Mirrors have been seen to reveal a person’s spiritual double (the soul). When a person saw themself in the mirror, they received confirmation that they had a soul. Thus, if there was no reflection, it was thought the person did not have a soul, such as a vampire.
Mirrors forced vampires to confront their nature of existence as an undead, which is why many vampires do not like mirrors.
Mirrors were more common in vampire fiction than in real vampire lore.
Although, throughout many parts of Europe, when a member of the household died, the remaining family would turn the mirrors towards the wall. This prevented the spirit from reflecting itself and returning to its reanimate body. If a vampire walked by a mirror, there won’t be a reflection because the spirit is wandering and never present in the body.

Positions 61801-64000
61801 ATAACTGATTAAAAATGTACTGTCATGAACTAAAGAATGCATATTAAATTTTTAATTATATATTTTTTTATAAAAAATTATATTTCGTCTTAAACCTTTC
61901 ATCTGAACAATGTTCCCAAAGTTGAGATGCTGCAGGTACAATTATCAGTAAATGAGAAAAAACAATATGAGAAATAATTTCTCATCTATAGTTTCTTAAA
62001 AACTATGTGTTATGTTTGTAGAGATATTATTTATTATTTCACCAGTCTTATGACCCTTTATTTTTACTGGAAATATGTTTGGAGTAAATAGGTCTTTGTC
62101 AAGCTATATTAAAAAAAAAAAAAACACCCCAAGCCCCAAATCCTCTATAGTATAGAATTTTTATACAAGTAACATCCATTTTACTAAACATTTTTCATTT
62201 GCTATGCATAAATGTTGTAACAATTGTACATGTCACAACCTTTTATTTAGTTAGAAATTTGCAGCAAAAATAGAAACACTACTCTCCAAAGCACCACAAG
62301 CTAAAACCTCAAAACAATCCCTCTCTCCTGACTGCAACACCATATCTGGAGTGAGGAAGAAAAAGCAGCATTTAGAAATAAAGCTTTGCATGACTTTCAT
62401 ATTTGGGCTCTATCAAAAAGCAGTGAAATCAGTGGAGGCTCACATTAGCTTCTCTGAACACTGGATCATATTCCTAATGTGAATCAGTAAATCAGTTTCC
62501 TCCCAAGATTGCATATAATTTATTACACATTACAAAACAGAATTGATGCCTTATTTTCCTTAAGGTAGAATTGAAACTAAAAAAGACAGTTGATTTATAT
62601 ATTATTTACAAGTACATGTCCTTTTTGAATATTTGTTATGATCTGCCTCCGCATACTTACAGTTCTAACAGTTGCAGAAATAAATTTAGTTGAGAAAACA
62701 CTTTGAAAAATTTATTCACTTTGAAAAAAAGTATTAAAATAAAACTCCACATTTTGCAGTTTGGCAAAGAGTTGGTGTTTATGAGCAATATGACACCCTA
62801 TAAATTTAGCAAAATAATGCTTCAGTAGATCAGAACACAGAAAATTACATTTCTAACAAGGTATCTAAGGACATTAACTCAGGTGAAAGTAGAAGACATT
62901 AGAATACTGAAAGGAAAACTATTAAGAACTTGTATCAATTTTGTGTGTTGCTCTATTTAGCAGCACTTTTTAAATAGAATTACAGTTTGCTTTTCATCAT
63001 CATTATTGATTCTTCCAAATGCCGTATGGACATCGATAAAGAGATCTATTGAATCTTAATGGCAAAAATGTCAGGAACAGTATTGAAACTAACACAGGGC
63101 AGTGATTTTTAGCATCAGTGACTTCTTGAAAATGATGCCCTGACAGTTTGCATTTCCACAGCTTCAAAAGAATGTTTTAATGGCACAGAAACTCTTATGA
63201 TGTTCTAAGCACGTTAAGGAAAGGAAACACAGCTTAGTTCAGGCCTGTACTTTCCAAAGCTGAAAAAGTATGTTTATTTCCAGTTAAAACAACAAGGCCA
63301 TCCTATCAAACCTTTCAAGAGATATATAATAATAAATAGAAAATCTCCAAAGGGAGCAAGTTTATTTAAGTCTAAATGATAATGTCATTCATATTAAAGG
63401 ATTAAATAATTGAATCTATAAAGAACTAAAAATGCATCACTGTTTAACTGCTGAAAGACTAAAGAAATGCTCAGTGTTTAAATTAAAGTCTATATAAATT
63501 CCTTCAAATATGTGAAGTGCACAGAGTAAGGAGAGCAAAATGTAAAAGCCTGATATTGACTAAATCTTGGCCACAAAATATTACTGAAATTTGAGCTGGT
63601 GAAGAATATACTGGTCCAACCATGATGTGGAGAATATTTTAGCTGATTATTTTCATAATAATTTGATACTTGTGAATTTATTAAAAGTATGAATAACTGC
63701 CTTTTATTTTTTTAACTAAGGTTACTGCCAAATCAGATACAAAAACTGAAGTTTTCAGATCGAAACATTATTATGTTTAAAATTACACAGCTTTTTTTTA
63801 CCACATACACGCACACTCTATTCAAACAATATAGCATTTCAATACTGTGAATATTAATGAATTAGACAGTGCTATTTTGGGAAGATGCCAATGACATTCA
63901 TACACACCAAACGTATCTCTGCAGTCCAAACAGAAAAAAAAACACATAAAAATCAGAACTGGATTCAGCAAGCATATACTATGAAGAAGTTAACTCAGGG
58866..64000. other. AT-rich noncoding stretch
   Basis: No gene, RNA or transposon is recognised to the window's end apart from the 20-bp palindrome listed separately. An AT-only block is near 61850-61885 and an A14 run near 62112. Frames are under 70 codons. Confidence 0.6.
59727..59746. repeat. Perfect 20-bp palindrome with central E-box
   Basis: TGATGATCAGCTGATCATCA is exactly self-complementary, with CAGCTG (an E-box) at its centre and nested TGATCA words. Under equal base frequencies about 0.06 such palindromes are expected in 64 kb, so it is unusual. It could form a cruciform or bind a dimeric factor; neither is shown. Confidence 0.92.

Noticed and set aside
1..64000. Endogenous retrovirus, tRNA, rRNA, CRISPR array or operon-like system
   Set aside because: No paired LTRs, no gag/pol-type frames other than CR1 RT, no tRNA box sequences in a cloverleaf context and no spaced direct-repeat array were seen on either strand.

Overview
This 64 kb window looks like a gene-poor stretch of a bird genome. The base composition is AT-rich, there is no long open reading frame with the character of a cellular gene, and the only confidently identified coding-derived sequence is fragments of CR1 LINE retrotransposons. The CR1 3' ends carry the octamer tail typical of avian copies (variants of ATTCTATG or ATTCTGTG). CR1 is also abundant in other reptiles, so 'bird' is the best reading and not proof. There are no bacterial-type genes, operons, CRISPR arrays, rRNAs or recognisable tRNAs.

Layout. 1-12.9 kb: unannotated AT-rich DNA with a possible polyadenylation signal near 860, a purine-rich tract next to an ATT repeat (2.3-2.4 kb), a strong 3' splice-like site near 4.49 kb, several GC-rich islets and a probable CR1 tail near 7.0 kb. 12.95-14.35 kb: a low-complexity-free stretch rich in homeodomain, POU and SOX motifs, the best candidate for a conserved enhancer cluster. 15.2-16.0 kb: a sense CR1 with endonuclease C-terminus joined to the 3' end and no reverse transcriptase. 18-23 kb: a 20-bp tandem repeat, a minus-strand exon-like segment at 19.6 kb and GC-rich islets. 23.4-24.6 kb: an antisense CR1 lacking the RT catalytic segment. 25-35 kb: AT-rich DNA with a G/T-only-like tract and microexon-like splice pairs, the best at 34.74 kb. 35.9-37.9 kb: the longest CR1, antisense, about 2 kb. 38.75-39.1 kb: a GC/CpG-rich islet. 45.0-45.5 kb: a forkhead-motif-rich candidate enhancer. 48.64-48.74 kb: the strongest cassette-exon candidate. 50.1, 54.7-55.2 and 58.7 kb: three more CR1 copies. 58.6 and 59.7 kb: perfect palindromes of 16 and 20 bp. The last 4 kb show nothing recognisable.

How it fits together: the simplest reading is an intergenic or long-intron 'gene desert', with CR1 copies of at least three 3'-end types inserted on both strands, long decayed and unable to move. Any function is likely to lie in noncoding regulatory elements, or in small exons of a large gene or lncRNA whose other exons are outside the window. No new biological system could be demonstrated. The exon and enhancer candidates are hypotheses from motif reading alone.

In parts of central and eastern Europe, it’s important to pour out all standing water from containers after a death has occurred because water can create a reflection of the soul’s image. In Romania, all containers of water are covered at night because the spirit wandering around at night may fall in and drown. But, in Macedonia, a bucket of water was left by the grave to create a barrier and ensure that a bad spirit would be entrapped in the grave if it tried to escape.
Most of these water customs were developed pre-industrial Europe, when mirror were scarce, and those that were around were of poor quality and produced a distorted reflection.
When it comes to fiction, Bram Stoker popularized the idea that vampires could not be seen in mirrors. Anne Rice reinterpreted the myth and said that because vampires lived in the same universe as mortals, they had to conform to the same physical laws, which included optics and could be seen in mirrors.